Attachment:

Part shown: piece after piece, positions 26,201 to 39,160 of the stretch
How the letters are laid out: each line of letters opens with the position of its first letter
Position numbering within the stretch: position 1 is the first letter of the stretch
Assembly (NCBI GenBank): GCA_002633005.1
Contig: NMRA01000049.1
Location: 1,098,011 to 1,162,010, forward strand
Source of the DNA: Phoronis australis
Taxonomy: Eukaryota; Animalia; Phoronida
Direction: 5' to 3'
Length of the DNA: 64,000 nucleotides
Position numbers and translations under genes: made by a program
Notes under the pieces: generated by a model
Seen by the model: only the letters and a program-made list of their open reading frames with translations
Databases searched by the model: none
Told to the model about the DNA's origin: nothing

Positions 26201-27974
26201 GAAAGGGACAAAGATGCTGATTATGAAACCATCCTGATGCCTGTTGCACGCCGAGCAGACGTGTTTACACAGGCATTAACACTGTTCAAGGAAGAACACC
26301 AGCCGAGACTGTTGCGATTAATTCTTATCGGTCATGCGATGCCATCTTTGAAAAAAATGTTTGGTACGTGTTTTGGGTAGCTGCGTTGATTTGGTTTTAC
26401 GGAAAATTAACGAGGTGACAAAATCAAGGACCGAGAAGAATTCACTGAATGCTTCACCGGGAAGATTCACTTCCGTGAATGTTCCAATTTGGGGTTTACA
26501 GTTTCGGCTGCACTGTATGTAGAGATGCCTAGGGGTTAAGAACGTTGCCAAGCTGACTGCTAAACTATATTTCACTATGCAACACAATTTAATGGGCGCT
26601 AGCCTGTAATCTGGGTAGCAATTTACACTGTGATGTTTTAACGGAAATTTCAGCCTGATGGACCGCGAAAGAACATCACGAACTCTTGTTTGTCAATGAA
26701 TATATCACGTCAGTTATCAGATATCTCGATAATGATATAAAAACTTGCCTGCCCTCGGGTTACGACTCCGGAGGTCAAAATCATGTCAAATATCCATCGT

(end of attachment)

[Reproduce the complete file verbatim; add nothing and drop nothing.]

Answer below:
Part shown: piece after piece, positions 26,201 to 39,160 of the stretch
How the letters are laid out: each line of letters opens with the position of its first letter
Position numbering within the stretch: position 1 is the first letter of the stretch
Assembly (NCBI GenBank): GCA_002633005.1
Contig: NMRA01000049.1
Location: 1,098,011 to 1,162,010, forward strand
Source of the DNA: Phoronis australis
Taxonomy: Eukaryota; Animalia; Phoronida
Direction: 5' to 3'
Length of the DNA: 64,000 nucleotides
Position numbers and translations under genes: made by a program
Notes under the pieces: generated by a model
Seen by the model: only the letters and a program-made list of their open reading frames with translations
Databases searched by the model: none
Told to the model about the DNA's origin: nothing

Positions 26201-27974
26201 GAAAGGGACAAAGATGCTGATTATGAAACCATCCTGATGCCTGTTGCACGCCGAGCAGACGTGTTTACACAGGCATTAACACTGTTCAAGGAAGAACACC
26301 AGCCGAGACTGTTGCGATTAATTCTTATCGGTCATGCGATGCCATCTTTGAAAAAAATGTTTGGTACGTGTTTTGGGTAGCTGCGTTGATTTGGTTTTAC
26401 GGAAAATTAACGAGGTGACAAAATCAAGGACCGAGAAGAATTCACTGAATGCTTCACCGGGAAGATTCACTTCCGTGAATGTTCCAATTTGGGGTTTACA
26501 GTTTCGGCTGCACTGTATGTAGAGATGCCTAGGGGTTAAGAACGTTGCCAAGCTGACTGCTAAACTATATTTCACTATGCAACACAATTTAATGGGCGCT
26601 AGCCTGTAATCTGGGTAGCAATTTACACTGTGATGTTTTAACGGAAATTTCAGCCTGATGGACCGCGAAAGAACATCACGAACTCTTGTTTGTCAATGAA
26701 TATATCACGTCAGTTATCAGATATCTCGATAATGATATAAAAACTTGCCTGCCCTCGGGTTACGACTCCGGAGGTCAAAATCATGTCAAATATCCATCGT